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AGO Unveils Bold New Logo

(Toronto, May 15, 2008) The Art Gallery of Ontariohas unveiled a distinctive new logo that will represent the Gallerywell beyond its Fall 2008 opening.

Centered inside a black square, the Gallery’s new logo uses multipletypefaces and a wide spectrum of colours to create a unique effectreminiscent of light refracting through glass. By combining a strongiconic form - the black square - with a shimmering juxtaposition ofoverlapping coloured typefaces, the logo captures both the stability ofthe century-old institution and the forward-looking energy of the newGallery. A signature wordmark has also been created, which incorporatesthe logo and the Gallery’s name in English and French.

“This fresh new logo acknowledges and respects our heritage, whileclearly reflecting the incredible changes taking place and the dynamicinstitution that the new AGO will be,” says Arlene Madell, the AGO’sDirector of Marketing and Visitor Services.

Created by Bruce Mau Design in consultation with the AGO, the newlogo is the result of extensive brand research on the public’sperception of the new Gallery. The research shows that the public has apositive, long-standing relationship with the AGO and are lookingforward to the Gallery’s spectacular Frank Gehry-designed building andinnovative ideas.

Bruce Mau Design has collaborated with Frank Gehry on a number ofprojects, most notably the signage and typographic identity for thearchitect’s Walt Disney Concert Hall in Los Angeles.

“The Art Gallery of Ontario is relaunching with a renewed mission tobring art and people together to experience spaces that are dynamic yettimeless, popular yet iconic. The new logo is similarly imbued withfluid motion and spontaneity, counterbalanced by stability andlegibility,” says Bruce Mau. “We are extraordinarily grateful to ourcollaborators at the AGO, with whom Bruce Mau Design has enjoyed atwenty-year creative relationship, for the opportunity to contribute tothe transformation of this locally and internationally criticalinstitution.”

About the Art Gallery of Ontario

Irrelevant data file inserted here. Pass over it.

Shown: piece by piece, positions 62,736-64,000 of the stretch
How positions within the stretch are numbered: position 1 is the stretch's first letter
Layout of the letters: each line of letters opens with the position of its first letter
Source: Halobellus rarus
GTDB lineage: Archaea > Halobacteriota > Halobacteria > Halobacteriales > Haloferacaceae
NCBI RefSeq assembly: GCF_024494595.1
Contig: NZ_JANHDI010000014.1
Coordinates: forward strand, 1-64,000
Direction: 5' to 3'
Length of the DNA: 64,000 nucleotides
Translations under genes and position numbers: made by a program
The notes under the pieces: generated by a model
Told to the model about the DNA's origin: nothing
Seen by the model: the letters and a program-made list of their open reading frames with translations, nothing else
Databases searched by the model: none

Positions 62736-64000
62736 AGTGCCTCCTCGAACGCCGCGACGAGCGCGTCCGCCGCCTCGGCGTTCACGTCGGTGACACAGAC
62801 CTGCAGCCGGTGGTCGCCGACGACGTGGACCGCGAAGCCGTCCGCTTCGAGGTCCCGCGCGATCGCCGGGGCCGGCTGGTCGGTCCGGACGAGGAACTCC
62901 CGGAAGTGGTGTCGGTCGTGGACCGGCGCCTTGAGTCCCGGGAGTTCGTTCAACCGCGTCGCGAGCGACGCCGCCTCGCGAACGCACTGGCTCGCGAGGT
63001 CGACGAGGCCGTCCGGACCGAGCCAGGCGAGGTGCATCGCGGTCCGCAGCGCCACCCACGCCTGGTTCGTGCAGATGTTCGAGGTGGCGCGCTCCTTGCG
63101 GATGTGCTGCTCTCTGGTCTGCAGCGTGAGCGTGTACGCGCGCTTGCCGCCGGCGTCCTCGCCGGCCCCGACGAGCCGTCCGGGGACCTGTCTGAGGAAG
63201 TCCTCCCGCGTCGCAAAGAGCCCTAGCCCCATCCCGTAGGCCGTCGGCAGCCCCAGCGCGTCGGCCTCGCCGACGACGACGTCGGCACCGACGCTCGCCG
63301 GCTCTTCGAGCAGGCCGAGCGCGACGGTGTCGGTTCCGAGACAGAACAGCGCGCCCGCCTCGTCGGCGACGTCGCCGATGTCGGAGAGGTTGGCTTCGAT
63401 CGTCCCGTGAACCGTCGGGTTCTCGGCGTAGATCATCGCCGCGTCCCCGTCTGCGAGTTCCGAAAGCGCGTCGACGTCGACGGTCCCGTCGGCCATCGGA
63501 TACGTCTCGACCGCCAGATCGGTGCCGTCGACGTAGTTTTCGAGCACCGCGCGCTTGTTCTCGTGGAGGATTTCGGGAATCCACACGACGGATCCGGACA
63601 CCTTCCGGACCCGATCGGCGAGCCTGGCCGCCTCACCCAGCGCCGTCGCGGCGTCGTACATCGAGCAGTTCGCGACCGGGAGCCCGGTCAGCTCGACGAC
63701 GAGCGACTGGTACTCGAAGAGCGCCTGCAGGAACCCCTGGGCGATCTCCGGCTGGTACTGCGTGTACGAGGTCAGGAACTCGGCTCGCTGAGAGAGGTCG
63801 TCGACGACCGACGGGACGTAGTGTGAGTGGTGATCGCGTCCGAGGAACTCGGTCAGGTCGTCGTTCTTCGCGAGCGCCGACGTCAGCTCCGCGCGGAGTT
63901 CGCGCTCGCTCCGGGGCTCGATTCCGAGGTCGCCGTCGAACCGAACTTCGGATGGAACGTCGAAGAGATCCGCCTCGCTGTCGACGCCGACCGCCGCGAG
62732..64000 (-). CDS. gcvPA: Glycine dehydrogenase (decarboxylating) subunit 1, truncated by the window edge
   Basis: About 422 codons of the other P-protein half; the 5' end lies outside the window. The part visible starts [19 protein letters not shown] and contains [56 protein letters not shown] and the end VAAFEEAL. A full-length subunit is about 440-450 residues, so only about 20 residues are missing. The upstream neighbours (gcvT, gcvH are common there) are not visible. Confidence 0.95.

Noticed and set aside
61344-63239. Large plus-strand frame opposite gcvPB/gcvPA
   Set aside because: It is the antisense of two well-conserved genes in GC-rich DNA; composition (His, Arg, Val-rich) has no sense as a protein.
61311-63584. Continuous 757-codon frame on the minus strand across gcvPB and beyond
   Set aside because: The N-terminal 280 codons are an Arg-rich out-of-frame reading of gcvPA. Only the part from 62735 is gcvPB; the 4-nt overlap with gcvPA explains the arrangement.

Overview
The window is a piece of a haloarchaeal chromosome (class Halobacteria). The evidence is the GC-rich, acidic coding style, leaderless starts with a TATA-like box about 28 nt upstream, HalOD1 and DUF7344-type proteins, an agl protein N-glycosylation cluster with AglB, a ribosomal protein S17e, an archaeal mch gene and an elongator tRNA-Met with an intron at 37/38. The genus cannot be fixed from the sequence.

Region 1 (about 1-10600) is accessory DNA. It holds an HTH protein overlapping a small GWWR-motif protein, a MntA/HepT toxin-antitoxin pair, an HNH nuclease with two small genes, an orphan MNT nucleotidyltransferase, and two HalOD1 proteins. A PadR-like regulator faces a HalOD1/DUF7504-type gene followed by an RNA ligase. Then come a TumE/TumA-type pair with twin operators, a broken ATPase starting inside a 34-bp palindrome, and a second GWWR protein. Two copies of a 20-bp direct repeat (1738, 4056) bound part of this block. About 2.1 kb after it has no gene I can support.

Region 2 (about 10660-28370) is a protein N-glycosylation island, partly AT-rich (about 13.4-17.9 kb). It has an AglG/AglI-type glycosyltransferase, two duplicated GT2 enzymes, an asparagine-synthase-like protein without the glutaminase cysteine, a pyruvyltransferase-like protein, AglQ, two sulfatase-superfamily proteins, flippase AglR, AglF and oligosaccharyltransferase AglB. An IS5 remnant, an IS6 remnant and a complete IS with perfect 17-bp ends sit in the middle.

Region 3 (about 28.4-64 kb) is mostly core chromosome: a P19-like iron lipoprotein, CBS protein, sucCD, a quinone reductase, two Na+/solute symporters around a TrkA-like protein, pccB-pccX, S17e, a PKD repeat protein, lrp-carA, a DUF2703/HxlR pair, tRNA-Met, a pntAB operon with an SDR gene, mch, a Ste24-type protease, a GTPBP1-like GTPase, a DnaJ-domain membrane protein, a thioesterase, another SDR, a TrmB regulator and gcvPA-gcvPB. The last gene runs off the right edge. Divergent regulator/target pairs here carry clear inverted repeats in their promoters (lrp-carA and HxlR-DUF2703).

With a permanent collection of more than 68,000 works of art, theArt Gallery of Ontario is among the most distinguished art museums inNorth America. The Gallery began an extraordinary chapter in its108-year history when it launched Transformation AGO in 2002.Multi-faceted in scope, Transformation AGO involves the unprecedentedgrowth of the permanent collection, an innovative architecturalexpansion by world-renowned architect Frank Gehry, and thestrengthening of the museum’s endowment resources. As the imaginativecentre of the city, the transformed AGO will dramatically enrich ourvisitors’ experiences and provide greater access to the full vibrancyof the art museum.

The Art Gallery of Ontario is funded in part by the Ontario Ministryof Culture. Additional operating support is received from theVolunteers of the AGO, the City of Toronto, the Department of CanadianHeritage, and the Canada Council for the Arts.

About Bruce Mau Design

Bruce Mau Design is a business and cultural design studio of expertsfrom diverse practices in communications, science, philosophy,psychology, economics, architecture, business, marketing and the artswho are ALL designers, visionaries, futurists, activists and globalcitizens. Through distributed problem solving and team-basedmulti-disciplinary practices, Bruce Mau Design collaborates withclients by using design principles and methodologies in an optimistic,integrative and imaginative approach to confront complex problems andcreate sustainable, commercially viable solutions with outstandingsocial, cultural and environmental and economic value.

Bruce Mau Design is part of the MDC Partners network, one of the world’s foremost multi-disciplinary communications firms.


For media information or visuals, please call:
Antonietta Mirabelli, 416 979 6660, ext. 454,

The Art Gallery of Ontario is funded in part by the Ontario Ministry of Culture. Additional operating support is received from the Volunteers of the AGO, the City of Toronto, the Department of Canadian Heritage and the Canada Council for the Arts.

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